· Tech generals lead stock markets to new all-time highs
· Yen suffers as global yields bounce back, dollar quiet
· Overall, bonds and stocks send conflicting signals about FOMC
Tech stocks back in vogue
The party in equity markets continues to rage. The Nasdaq and S&P 500 both hit fresh record highs to kick off the new week, with heavyweight tech names being at the tip of the spear. The price action suggests investors are not particularly worried about the Fed pulling the rug from under the market this week, betting that any taper discussion is a problem for later in the summer.
The Fed is widely expected to steer clear from a discussion about an exit plan from asset purchases, even though many anticipate the new 'dot plot' of rate projections to signal a rate increase in 2023. Of course, that wouldn't be any huge shock for market participants, who have already priced in more than one rate hike during 2023.
That said, the bond market doesn't seem quite as certain. US Treasury yields have bounced back from their recent lows, suggesting that some players are wary of the Fed signalling it is thinking about talking about tapering soon. Gold is in this camp too, with the precious metal struggling for altitude lately.
On balance, equities might be right this time. The mediocre performance of the labor market and the cooling in inflation expectations lately suggest the Fed can take its time with the exit strategy conversation, confident that inflation won't spiral out of control. Policymakers want to avoid market panic at all costs, so they will probably plant the seeds for a taper discussion very gently and slowly, softening the blow.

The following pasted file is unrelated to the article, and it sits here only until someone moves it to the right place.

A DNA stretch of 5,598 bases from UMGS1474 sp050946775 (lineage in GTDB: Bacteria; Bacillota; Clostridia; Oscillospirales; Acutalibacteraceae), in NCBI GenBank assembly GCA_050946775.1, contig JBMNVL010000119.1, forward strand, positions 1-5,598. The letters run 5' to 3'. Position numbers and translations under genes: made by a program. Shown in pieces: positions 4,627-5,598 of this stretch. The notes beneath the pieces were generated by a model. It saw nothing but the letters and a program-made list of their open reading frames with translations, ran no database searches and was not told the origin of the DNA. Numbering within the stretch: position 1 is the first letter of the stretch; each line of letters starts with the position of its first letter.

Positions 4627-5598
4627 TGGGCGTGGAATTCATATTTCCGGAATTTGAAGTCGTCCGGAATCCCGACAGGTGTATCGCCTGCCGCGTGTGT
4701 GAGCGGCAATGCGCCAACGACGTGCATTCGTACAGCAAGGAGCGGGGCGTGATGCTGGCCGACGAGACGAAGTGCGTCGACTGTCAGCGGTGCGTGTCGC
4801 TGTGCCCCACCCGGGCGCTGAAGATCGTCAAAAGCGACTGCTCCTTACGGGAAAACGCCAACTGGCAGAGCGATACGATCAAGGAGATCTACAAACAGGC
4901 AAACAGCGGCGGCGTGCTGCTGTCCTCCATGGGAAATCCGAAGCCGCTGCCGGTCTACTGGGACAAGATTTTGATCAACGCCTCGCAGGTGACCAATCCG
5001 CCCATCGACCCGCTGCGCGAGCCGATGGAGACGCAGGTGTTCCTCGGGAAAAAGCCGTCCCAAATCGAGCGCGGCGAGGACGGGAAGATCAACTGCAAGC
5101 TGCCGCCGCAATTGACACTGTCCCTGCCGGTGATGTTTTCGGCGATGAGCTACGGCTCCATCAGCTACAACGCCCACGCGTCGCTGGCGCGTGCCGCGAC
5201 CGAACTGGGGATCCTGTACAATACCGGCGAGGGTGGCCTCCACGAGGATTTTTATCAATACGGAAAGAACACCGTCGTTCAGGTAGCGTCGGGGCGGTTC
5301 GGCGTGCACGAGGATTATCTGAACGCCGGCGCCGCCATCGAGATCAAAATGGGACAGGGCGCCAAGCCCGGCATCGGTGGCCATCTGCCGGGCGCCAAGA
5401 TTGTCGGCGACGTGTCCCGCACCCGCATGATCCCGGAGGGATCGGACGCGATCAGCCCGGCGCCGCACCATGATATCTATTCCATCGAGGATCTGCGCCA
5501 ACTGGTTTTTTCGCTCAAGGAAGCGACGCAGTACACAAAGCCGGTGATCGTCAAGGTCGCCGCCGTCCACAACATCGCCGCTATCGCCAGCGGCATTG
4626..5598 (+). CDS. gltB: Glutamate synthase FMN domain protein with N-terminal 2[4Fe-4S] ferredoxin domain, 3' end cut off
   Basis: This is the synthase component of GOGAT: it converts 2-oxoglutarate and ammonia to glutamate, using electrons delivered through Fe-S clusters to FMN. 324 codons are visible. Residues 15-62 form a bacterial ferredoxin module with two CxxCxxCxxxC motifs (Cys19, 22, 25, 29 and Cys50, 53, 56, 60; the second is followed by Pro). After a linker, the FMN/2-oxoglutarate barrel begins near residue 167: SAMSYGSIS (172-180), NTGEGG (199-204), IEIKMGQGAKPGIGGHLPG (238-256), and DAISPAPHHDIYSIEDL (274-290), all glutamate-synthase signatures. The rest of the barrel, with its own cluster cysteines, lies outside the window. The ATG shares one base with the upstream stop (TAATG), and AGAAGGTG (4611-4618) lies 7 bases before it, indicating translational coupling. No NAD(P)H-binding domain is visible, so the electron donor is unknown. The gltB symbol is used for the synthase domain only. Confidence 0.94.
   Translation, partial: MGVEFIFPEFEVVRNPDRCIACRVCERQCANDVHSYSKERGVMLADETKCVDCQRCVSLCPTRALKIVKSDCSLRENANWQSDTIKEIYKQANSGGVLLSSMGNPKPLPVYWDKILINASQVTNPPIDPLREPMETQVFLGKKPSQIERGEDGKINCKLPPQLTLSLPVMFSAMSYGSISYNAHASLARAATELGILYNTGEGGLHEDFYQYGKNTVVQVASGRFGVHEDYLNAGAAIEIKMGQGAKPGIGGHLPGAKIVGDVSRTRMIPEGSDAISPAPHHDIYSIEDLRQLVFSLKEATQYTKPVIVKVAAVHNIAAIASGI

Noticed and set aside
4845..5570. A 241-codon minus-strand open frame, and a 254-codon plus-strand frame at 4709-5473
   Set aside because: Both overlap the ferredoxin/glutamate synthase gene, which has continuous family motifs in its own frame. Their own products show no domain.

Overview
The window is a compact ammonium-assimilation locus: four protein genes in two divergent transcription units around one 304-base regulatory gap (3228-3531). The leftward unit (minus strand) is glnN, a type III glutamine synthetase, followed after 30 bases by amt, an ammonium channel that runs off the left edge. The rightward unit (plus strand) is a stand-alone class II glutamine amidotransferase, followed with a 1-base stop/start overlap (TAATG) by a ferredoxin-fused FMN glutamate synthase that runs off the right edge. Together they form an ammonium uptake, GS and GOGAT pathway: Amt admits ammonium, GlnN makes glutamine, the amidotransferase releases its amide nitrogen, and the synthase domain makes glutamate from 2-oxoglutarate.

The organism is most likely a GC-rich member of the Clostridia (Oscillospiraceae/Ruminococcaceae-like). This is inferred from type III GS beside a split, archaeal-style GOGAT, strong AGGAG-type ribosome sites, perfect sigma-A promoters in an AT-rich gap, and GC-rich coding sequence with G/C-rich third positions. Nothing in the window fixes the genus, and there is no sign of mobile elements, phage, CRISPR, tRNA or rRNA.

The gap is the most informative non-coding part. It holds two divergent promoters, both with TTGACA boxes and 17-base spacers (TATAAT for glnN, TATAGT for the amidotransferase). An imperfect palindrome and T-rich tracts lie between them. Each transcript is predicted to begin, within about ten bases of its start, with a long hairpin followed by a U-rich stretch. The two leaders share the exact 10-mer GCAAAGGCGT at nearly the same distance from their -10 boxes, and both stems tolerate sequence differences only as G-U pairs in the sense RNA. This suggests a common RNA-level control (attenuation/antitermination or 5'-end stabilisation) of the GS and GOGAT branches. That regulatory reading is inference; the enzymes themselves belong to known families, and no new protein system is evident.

Dollar lifeless, yen struggles
Over in the FX arena, most pairs are in a stalemate, with currency traders appearing reluctant to take on new positions ahead of what promises to be an eventful FOMC meeting. The dollar has been very quiet as a result.
The only mover has been the yen, which is under heavy pressure thanks to a synchronized rebound in global yields. The Bank of Japan keeps a ceiling on domestic yields through its yield curve control strategy, so when foreign rates rise, Japanese rates cannot really participate in that rally and yield differentials widen against the yen.
Looking ahead, the yen seems highly vulnerable as monetary policy divergence takes hold. Several central banks have started taking baby steps towards raising interest rates in the coming years, but the BoJ will probably be among the last to exit cheap money. Japan is still trapped in deflation, a battle that the country has been fighting for decades now.
The yen lives off interest rate differentials, so in an environment where foreign rates are rising but Japanese ones are stuck on the floor, the currency will likely suffer. The main risk to this view would be some market shock that sparks defensive demand for the yen, but even that might not be a game-changer. The Bank of Japan meets on Friday.
US retail sales coming up
As for today, US retail sales data for May will give us a sense of how consumer spending is holding up. This could be an important piece of the Fed puzzle. The headline number is forecast to decline, which probably comes down to soft car sales, as the core figure that excludes that category is expected to rise a touch.
Finally, Bank of England Governor Andrew Bailey will deliver some remarks at 12:15 GMT.